An Unforgiving Sun

Posted: January 17, 2011 in Uncategorized

Dry and inhospitable to all those lacking warm clothing, the chilled air greeted the arrival of Cole White without preamble, sweeping down the narrow street like a charge commanded by a general.
Cole adjusted the wool cap on his head, pulling it down over his ears. His hands shook. The air blistered his lips.
Across the street, across the unmarked white expanse of a snowy city avenue before the perfect stillness has a chance to be ruptured and muddied, the restaurant stood monolithic and insurmountable; a peak to be scaled by the most reluctant of heroes. If he had stopped and strained his ears for a moment, perhaps Cole may have been able to make out the sound of the round being chambered. Instead, he coughed slightly into his gloved fist and crossed the street.
A slight ripple of turning heads and the nondescript chime of the bell hanging over the door to the small cafe announced Cole’s entry. Four patrons returned their attention to their food; the fifth raised her hand, signalling the newcomer.
He crossed the floor, seated himself across from the smiling woman, and forced a smile of his own.
“It’s like you haven’t aged at all,” she whispered, reaching across the table. He ignored the gesture, his hands placed firmly on his knees underneath the table. The pink-and-green manicured claws in front of him hung awkwardly for a moment before subsiding back behind the barrier of the table. Cole stared at her.
“Miss Parker.” He nodded politely. “I think you know why I asked you here.”
Her eyes dimmed; already a faded, neglected and threadbare denim blue, their color drained further until they rang hollow and dishwater gray. She swallowed, her smile manufactured quickly from beneath a rattled composure.
“I expected a phone call after all these years, you know,” she pouted, resting her head on her hands and looking into his eyes. “I was glad that you wanted to meet with me.”
“I just wanted to ask you some questions, miss Parker.”
“I wish you’d call me Diane, Cole.” She winks at him in an almost comical, cartoonishly exaggerated fashion. “Just like you used to-”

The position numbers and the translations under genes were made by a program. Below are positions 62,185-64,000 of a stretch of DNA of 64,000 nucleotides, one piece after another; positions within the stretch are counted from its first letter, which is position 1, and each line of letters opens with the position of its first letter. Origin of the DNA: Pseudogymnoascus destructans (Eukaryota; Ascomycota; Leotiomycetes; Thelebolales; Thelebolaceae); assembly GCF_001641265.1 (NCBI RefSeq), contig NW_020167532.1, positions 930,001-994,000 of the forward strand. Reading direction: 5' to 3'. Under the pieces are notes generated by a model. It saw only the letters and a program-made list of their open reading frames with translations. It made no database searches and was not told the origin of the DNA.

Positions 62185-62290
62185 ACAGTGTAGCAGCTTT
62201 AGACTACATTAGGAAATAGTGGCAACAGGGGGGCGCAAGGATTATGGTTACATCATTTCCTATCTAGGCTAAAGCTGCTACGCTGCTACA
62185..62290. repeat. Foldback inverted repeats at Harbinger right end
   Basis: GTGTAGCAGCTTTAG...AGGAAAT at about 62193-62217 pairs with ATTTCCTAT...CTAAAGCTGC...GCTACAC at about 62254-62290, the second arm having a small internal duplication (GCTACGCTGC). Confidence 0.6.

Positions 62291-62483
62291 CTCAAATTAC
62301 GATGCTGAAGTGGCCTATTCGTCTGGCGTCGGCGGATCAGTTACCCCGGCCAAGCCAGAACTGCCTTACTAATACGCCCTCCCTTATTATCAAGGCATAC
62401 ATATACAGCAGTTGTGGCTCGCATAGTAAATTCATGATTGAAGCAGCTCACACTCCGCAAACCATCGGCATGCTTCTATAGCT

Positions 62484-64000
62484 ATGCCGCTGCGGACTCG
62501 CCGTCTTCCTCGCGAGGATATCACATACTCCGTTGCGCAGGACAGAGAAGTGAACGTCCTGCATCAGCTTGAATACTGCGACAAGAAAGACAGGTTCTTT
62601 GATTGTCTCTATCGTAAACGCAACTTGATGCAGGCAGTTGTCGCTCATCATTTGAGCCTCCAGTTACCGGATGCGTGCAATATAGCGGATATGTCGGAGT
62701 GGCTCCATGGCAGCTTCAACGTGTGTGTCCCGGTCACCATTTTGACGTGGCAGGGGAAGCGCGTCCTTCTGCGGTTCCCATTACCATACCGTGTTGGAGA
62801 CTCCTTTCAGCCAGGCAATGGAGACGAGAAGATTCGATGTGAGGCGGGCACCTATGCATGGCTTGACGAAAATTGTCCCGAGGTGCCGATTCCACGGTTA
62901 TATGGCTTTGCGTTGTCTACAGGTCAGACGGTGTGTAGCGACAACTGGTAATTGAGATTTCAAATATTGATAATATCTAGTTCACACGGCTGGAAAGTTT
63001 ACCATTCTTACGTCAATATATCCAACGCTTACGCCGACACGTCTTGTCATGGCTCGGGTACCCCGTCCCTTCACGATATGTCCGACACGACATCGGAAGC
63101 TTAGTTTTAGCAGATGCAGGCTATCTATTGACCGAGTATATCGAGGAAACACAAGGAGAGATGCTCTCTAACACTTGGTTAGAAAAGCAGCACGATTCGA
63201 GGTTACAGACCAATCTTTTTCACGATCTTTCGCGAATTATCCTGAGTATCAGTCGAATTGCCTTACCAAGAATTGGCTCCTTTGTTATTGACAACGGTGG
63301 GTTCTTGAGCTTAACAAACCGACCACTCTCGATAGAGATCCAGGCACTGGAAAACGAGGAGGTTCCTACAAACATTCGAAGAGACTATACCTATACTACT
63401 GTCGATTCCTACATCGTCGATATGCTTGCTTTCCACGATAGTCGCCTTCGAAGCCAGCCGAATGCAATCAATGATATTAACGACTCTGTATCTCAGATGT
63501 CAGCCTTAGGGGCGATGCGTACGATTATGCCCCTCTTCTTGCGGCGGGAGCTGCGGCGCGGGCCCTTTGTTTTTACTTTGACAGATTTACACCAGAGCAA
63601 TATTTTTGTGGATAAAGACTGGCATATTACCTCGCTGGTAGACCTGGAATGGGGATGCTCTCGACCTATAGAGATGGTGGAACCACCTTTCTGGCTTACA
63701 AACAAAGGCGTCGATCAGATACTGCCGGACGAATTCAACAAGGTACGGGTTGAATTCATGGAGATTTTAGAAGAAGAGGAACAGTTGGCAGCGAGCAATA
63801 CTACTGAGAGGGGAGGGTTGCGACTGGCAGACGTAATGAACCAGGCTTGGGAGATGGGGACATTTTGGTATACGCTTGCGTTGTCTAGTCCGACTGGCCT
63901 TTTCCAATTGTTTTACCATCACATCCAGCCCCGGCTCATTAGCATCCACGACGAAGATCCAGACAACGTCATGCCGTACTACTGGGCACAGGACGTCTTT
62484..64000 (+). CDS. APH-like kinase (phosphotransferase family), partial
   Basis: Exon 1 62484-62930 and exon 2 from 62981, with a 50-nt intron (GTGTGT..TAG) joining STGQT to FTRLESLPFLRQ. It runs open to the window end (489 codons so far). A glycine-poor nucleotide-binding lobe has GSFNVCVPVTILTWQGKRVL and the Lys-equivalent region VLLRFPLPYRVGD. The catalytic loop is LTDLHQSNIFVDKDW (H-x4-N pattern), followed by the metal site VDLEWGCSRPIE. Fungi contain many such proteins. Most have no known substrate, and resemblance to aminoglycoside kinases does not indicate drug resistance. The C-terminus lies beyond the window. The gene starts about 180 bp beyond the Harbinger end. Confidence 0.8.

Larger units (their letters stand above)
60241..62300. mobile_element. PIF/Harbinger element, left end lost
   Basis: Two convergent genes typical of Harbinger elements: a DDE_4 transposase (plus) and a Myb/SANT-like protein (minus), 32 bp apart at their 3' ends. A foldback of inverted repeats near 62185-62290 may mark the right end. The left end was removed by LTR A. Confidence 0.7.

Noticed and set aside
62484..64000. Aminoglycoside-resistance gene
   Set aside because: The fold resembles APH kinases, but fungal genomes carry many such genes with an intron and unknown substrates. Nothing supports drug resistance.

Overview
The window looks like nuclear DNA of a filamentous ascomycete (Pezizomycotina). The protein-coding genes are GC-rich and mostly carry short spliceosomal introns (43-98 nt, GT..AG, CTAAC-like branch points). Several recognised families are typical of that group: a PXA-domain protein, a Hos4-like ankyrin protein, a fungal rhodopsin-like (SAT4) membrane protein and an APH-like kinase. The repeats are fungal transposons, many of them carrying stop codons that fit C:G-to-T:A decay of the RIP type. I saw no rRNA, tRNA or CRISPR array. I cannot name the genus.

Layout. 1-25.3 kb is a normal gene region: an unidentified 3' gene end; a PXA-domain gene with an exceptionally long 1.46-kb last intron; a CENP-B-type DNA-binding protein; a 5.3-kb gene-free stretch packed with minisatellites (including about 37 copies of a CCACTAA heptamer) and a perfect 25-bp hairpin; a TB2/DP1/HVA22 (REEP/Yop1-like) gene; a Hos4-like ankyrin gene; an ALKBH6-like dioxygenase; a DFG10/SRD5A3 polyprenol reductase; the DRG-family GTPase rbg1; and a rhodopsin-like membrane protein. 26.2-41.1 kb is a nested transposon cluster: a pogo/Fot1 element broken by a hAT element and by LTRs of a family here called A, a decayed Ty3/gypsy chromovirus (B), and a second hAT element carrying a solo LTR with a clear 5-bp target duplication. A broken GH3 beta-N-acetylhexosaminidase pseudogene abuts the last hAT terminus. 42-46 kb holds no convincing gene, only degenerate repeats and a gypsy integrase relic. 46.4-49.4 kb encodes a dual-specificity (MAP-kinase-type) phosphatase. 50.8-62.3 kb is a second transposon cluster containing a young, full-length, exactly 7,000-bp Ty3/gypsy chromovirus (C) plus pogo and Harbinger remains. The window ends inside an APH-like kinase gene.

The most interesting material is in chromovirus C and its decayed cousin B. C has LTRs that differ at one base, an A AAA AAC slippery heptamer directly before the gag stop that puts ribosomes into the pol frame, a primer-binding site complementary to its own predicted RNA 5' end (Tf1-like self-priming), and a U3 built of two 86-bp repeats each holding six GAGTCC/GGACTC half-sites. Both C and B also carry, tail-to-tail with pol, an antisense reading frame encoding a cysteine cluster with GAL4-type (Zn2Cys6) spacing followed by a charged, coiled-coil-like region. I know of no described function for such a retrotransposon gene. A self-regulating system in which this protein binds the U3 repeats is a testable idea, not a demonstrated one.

“I wanted to ask you a question about Liz.”
Her eyes dulled further, retreating back into much darker depths. They blinked slowly, narrowing her gaze as she trained it harder onto Cole.
“I don’t see any sense in bringing up the past, Cole. It’s been four years since-”
“Stop!” he barked harshly enough to turn a couple of heads to their table. He inhaled sharply, steepling his hands in front of him and closing his eyes.
“Just…” Cole pursed his lips, then removed his hat. The cafe was growing warmer. He glanced around at the others in the restaurant; they had gone back to their meals. From the inside of his jacket he retrieved a small pad of paper with a black pen lodged in the metal spiral holding the pages together. After a moment, he bent close to the paper, scrawling something.
He straightened up, looking across the table at Diane Parker. His expression unchanged, he slid the note over to her.
Cole abruptly turned to the window, staring out at the tundra-like urban landscape blanketed with the most pure of elements. He did not want to be the first to mar the view.
His eyes slide back to Diane Parker. “What did you say?”
“I said yes.”
She slid the note back. He stared at it, as if willing the words on the paper to change from what he had written, for her to have said yes to any other question.
He stood abruptly, the notepad abandoned in favor of the hat clenched in his hand.
“Cole?” Diane Parker stood as well, reaching out toward him. He drew back from her touch.
“I need fresh air,” he stated in a monotone; as he stumbled toward the door, the bell above the door chimed twice as Diane Parker followed Cole closely out of concern.
“Cole- please! It’s freezing out here!”
He stopped, breath ragged and drawn in gasps.
“Cole…” Her eyes are restored to their original color, the cold and concern flooding her with new vitality. “At least put your hat on! You’ll catch a cold!”
For a single, crystallized moment of absolute silence, Cole imagined he could hear the oiled precision of the hammer as it drew back and delivered a powerful blow to the back of a .308 round that blasted the bullet out of the hunting rifle’s long, polished metal barrel and in between Diane Parker’s neatly trimmed eyebrows.
The shattering report of the gunshot echoed throughout the quiet neighborhood, yet it may have been silent for all Cole knew; compared to the explosion of red and gristly white bone fragments coating the snow, the gun’s cry was nothing.
For the twenty seconds before someone felt it was time to inform the police of what had happened, Cole existed in a purgatory that pushed and pulled him between utterly crushing remorse and resounding elation, a celebration and a mourning, the yin and yang of a bittersweetly obtained success. Across the street, Cole watched in a daze as the rifle barrel retracted into the hotel window from where it had been steadied, a snake slitering back into its nest. He dropped to his knees, fingers sinking into the snow and gore to find some sort of support to hold him up; by the time the first of the squad cars arrived, he had lost consciousness.


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